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article imageWorld Cup 2014 Preview: Brazil vs Germany

By Tyrrell Meertins     Jul 7, 2014 in Sports
The last time Brazil and Germany met in the World Cup, Luiz Felipe Scolari guided the hosts to their fifth triumph in Japan.
Surprisingly, that was the sole time the two prestigious sides met in the competition, and their semifinal tilt 12 years later will be equally significant.
The former has failed to surpass the quarterfinal stage since that glorious achievement in 2002, whereas Germany has stumbled at the semifinal stage in three of their last four major international tournaments; losing to eventual winners Spain in the Euro 2008 final.
Stylistically, there’s also been a contrasting difference between the two sides. Scolari’s 2002 side was highly technical and flashy, whereas now, they’re an aggressive and robust outfit. Joachim Low, however, has shifted this German squad into a possession-based side, filled with diminutive play-makers, no recognized striker, and ball-playing midfielders.
Still, the main talking point heading into this match is Neymar's tournament-ending injury. Scolari’s system was built around the Brazilian star, and while it impeded his side’s overall play, Neymar has thrived throughout the tournament, scoring four goals in five appearances. Ultimately, Scolari has three probable options and the most logical decision will see Brazil transition into a more cohesive side.
First, Scolari can play Oscar in his preferred no.10 role and introduce his club teammate Willian; an energetic, counter-attacking winger that offers pace and trickery. Oscar was the key man in last year’s Confederations Cup, dropping deep to retain possession, varying his movement to create space for the front three, and his tactical discipline enables the Brazilian to negate the opposition’s deep-lying play-maker and form a midfield trio when required.
Scolari can also opt to field a midfield trio of Luiz Gustavo, Fernandinho and Paulinho and transition into a 4-3-3. This would ensure that Brazil could utilize their brute strength in central areas, and potentially out-muscle the German midfield. Lastly, Scolari can adopt Jose Mourinho's approach in big matches last season, and utilize Ramires on the right of a 4-2-3-1. This enables the Chelsea midfielder to storm forward in attack, and tuck into a narrow position to form a 4-3-3 when the opposition sustains possession. Considering Philipp Lahm’s mistakes as the deep-lyer, and Schweinsteiger’s likelihood of making errors under pressure, Oscar as the no.10 continues to be Brazil’s best option.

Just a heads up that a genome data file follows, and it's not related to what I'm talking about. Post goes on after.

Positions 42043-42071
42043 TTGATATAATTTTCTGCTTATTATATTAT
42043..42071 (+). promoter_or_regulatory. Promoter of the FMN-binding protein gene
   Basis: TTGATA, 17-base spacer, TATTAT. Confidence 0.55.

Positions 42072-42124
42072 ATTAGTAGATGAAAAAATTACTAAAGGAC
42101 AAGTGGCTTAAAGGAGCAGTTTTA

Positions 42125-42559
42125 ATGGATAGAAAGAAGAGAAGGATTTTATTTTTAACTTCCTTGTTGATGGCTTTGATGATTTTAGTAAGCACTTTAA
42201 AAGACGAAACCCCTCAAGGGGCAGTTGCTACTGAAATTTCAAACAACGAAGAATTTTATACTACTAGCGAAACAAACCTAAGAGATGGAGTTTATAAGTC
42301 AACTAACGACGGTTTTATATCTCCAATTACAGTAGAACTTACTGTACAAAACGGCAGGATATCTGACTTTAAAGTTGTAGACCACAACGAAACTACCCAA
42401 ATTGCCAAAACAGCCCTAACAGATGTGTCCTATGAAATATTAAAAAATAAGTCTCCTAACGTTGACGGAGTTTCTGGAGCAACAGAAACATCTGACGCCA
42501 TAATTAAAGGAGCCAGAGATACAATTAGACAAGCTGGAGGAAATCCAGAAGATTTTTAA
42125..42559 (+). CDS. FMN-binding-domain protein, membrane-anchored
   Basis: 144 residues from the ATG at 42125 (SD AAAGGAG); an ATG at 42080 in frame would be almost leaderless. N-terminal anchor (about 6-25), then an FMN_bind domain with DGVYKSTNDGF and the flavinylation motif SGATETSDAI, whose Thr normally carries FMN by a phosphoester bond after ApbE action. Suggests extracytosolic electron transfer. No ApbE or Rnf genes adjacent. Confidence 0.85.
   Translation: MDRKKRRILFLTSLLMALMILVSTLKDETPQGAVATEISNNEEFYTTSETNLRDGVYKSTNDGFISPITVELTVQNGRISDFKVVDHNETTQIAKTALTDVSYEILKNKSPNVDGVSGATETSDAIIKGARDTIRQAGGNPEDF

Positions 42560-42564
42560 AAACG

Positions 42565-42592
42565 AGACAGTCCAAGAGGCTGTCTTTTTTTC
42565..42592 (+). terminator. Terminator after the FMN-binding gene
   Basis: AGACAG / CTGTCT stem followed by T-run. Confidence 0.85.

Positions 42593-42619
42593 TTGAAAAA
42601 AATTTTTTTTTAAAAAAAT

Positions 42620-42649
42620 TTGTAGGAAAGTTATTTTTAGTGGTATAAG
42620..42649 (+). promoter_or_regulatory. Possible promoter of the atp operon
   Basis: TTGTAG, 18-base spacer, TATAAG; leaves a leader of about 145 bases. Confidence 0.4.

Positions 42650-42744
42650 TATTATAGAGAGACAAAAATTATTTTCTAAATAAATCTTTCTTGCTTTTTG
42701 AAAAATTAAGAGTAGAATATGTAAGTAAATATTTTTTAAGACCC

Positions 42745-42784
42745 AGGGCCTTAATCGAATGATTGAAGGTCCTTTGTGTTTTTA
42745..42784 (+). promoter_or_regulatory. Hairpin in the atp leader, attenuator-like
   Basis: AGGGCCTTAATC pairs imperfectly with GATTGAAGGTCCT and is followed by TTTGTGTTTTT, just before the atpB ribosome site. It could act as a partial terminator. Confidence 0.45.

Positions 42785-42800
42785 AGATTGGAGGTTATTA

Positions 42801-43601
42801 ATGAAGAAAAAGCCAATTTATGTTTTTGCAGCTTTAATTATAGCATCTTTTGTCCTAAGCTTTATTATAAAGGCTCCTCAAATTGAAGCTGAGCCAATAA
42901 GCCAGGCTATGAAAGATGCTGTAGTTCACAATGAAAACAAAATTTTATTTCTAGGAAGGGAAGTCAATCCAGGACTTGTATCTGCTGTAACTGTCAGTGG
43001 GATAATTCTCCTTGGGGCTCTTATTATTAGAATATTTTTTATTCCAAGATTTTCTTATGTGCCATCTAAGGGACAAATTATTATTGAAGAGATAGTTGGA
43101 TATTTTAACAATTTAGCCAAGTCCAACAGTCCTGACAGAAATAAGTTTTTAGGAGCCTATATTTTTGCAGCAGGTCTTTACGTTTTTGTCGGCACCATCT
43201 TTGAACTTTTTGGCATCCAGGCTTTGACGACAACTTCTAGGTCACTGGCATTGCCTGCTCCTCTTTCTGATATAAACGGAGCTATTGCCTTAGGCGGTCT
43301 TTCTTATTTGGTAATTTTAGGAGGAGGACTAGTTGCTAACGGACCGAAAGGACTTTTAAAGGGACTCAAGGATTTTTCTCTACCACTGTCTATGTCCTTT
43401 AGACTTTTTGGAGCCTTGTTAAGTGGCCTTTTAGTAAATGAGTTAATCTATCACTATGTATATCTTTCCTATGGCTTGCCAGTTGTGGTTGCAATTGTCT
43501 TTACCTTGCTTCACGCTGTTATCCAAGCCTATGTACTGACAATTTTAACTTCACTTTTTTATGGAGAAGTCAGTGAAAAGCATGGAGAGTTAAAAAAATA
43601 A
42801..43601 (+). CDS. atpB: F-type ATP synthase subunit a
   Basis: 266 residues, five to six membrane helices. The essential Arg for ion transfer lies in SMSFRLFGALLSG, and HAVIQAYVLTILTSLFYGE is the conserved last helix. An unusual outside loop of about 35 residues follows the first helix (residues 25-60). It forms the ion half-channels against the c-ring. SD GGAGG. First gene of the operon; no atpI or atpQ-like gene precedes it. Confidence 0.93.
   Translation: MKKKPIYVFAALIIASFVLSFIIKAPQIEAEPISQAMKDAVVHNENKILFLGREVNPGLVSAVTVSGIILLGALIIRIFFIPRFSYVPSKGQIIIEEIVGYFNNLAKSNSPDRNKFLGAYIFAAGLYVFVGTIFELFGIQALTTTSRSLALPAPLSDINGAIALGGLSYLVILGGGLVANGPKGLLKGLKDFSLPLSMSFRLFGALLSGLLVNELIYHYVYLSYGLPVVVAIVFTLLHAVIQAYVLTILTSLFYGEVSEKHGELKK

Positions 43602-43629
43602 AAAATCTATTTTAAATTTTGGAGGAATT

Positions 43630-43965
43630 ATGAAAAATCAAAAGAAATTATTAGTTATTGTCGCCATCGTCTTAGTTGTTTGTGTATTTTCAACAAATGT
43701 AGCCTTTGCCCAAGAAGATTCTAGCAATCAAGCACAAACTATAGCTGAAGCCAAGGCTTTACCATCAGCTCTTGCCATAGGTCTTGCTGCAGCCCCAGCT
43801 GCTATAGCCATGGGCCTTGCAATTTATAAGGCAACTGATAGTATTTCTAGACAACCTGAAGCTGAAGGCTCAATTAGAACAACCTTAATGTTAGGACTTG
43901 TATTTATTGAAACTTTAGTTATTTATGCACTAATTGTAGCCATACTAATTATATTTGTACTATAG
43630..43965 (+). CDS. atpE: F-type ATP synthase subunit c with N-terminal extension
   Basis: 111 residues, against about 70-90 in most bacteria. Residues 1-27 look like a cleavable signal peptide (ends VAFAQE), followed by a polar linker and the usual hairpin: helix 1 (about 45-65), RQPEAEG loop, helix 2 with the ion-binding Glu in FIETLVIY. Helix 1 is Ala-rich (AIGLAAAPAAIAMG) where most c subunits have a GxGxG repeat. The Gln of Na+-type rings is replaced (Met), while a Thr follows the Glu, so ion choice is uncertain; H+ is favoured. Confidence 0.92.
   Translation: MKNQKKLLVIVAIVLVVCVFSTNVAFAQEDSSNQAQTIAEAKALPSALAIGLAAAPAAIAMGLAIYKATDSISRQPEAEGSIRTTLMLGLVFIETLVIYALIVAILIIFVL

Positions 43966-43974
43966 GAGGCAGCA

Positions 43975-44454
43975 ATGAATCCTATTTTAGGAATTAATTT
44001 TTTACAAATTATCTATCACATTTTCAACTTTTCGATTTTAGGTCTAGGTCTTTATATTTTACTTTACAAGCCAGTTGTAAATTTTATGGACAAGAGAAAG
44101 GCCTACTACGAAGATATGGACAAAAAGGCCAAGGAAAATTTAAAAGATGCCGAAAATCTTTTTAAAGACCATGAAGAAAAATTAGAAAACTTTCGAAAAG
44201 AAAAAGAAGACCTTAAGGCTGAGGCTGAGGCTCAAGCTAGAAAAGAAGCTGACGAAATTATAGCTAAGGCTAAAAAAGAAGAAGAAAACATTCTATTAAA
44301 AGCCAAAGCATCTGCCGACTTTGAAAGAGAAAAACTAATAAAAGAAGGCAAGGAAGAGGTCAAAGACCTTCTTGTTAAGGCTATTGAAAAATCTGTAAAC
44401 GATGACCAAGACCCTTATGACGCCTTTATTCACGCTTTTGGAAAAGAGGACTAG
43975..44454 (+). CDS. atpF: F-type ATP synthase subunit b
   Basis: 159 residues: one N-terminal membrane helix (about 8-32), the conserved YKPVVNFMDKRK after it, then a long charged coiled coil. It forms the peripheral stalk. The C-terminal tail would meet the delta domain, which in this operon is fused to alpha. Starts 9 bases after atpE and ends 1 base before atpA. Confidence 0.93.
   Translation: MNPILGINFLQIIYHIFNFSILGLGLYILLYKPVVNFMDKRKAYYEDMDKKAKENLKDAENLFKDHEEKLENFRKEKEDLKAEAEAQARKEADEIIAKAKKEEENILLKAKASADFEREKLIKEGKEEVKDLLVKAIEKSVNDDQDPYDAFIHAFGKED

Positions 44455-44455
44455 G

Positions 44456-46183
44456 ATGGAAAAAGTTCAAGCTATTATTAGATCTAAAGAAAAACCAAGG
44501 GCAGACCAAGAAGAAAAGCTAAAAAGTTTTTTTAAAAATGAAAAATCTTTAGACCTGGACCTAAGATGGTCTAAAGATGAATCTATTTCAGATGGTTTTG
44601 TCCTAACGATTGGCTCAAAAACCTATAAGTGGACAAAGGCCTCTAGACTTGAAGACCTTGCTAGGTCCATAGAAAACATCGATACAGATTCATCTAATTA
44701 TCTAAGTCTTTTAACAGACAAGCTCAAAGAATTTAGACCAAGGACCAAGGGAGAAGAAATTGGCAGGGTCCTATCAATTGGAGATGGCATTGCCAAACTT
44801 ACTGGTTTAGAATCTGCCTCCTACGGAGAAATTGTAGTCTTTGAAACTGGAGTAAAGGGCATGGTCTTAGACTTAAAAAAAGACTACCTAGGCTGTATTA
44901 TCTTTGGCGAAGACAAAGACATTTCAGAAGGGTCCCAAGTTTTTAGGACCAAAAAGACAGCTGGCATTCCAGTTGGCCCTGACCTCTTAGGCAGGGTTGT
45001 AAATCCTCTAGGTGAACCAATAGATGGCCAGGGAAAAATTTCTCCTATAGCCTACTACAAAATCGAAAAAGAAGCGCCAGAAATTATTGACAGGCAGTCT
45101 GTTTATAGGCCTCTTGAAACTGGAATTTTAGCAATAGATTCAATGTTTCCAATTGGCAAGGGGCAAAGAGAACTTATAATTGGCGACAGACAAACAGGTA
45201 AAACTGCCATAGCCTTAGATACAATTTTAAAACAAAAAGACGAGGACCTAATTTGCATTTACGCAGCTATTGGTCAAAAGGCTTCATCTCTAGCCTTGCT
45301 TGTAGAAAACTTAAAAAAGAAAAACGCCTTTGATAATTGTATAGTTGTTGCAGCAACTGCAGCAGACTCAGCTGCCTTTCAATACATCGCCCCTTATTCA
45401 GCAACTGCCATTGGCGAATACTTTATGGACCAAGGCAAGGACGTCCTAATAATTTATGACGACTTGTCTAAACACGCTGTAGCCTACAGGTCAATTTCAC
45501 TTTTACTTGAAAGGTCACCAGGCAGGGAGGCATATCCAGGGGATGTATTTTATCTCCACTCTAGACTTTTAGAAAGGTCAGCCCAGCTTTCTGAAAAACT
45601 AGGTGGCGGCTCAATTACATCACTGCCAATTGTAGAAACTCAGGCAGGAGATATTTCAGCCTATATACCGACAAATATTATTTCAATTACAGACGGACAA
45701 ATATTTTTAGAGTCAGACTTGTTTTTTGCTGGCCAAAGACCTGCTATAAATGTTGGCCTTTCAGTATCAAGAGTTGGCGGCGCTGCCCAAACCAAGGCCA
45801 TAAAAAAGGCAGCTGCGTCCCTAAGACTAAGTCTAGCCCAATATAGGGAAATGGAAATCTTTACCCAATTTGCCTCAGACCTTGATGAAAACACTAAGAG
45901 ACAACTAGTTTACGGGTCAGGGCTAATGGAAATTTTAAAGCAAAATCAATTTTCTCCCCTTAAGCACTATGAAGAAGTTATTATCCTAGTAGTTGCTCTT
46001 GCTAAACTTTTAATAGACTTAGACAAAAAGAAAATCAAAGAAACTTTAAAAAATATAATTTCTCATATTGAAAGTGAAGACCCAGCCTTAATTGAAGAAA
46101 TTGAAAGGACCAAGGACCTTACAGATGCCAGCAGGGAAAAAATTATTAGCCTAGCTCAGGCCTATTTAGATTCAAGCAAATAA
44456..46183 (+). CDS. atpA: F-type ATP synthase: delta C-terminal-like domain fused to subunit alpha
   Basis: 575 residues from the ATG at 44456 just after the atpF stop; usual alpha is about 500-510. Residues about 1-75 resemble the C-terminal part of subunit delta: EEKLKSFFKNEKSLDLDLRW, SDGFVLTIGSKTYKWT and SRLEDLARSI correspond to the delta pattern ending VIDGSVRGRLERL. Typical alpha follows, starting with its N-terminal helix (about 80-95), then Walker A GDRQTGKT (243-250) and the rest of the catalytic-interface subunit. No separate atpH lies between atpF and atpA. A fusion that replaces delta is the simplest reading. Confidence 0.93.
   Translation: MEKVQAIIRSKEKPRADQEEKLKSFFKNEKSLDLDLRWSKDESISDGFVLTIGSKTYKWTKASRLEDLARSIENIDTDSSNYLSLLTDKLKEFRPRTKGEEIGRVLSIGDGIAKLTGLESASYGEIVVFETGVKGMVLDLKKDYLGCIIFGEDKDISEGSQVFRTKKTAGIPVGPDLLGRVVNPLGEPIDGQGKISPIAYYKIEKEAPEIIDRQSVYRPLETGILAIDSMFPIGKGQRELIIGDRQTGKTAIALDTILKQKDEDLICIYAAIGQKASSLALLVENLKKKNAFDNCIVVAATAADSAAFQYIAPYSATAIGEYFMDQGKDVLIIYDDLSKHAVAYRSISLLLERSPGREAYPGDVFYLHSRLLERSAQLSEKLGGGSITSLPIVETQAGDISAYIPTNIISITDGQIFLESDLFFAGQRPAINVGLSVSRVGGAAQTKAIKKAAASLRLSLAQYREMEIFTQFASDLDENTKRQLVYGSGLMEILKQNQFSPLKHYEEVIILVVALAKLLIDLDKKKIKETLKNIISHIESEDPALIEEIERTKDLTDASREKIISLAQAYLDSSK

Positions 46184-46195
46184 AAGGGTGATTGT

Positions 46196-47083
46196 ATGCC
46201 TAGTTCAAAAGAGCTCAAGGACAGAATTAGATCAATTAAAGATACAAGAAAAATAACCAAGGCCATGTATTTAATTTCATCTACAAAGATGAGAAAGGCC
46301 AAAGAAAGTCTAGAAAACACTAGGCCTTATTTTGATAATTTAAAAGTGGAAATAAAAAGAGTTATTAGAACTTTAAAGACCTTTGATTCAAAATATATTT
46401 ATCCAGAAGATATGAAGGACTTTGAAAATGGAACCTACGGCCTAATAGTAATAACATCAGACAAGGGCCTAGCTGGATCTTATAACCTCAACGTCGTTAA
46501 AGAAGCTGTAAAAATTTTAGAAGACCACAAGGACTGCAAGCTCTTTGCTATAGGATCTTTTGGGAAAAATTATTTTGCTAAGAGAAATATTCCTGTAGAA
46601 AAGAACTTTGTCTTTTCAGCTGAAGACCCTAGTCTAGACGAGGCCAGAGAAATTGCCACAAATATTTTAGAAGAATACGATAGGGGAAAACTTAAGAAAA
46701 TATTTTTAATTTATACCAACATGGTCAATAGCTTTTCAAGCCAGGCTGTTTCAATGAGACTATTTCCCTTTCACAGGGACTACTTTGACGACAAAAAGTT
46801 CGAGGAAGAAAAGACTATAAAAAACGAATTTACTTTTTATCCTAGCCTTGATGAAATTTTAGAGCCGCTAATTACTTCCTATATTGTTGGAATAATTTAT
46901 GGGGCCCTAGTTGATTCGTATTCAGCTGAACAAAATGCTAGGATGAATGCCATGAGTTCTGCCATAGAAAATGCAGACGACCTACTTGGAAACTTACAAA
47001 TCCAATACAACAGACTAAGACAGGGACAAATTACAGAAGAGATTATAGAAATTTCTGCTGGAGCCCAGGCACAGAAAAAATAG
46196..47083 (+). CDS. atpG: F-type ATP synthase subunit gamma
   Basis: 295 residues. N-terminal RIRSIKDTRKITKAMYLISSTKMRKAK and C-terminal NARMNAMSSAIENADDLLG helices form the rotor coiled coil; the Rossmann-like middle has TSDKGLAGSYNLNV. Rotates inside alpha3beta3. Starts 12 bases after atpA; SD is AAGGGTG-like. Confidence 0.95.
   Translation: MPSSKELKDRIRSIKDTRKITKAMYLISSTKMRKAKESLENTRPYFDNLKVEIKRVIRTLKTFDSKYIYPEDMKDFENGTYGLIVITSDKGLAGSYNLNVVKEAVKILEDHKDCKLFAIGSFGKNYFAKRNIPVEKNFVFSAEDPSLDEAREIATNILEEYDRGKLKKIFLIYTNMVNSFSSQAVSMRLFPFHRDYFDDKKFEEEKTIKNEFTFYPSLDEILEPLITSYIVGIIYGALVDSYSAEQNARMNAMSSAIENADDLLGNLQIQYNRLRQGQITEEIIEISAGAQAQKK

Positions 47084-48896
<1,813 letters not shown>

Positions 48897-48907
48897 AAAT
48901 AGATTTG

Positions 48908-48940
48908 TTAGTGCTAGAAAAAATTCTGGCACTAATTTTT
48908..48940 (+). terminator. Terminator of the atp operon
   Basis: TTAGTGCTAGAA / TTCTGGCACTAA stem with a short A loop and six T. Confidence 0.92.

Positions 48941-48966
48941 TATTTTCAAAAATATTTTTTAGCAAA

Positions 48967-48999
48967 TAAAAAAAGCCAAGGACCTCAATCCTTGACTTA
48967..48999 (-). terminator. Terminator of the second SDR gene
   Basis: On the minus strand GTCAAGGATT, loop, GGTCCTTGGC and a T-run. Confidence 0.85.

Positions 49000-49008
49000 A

Thiago Silva’s suspension is also a key concern, as the Brazilian captain has been a key cog in defence, providing cover for his teammates’ recurring defensive mistakes. Dante is likely to fill the captain’s void, but there will be questions regarding their chemistry, and whether David Luiz can continue to produce consistent performances on the international stage.
Low’s issues are less complex, as Germany’s victory over France was arguably their best performance of the tournament thus far. Schweinsteiger and Khedira’s match-fitness has improved as the tournament’s progressed, and it appears that Lahm will remain in his natural right-back position. With the midfield selecting itself, Low encounters an identical issue to Scolari as to whether to persist with the direct 4-2-3-1 or revert back to a fluid possession-based 4-3-3.
Miroslav Klose’s performance against France was a slight improvement to what Mario Gotze has offered upfront, but still not good enough to merit a start. It’s likely Thomas Muller could lead the line against Brazil, but Low has to decide whether to summon Andre Schurrle or give Gotze another opportunity.
Despite decent performances thus far, Mesut Ozil will likely retain his position, but Gotze and Schurrle offer Low different elements of attack. The former can replicate Muller’s role against France and find pockets of space to create overloads in central areas, or Schurrle can use his pace to exploit Marcelo’s defensive deficiencies.
Germany’s pragmatism has been pivotal to their success thus far, and although Low’s side hasn’t steamrolled the opposition, it appears that the German manager has finally found the right balance in his back seven. If Germany can cope with Brazil’s pressure in the early stages, they will fancy their chances. Brazil will prefer if the tempo of the match is similar to their semifinal –– cagey and aggressive –– whereas Low will be keen on dominating central areas.
This match has all the ingredients to be a tight-affair that will be decided in the midfield. The loss of Neymar will allow Oscar to flourish, as Brazil is a more cohesive unit when the 22-year-old plays in the no.10 role, but with their centre-backs dominating the score-sheet in the knockout round, Scolari will be wondering where the goals will come from.
Low and Scolari are headed into undoubtedly the most important match of their managerial tenures with their respected international sides, and anything short of a victory will be considered a failure.
More about Brazil, Fifa world cup, World Cup, fifa world cup 2014, Germany
 
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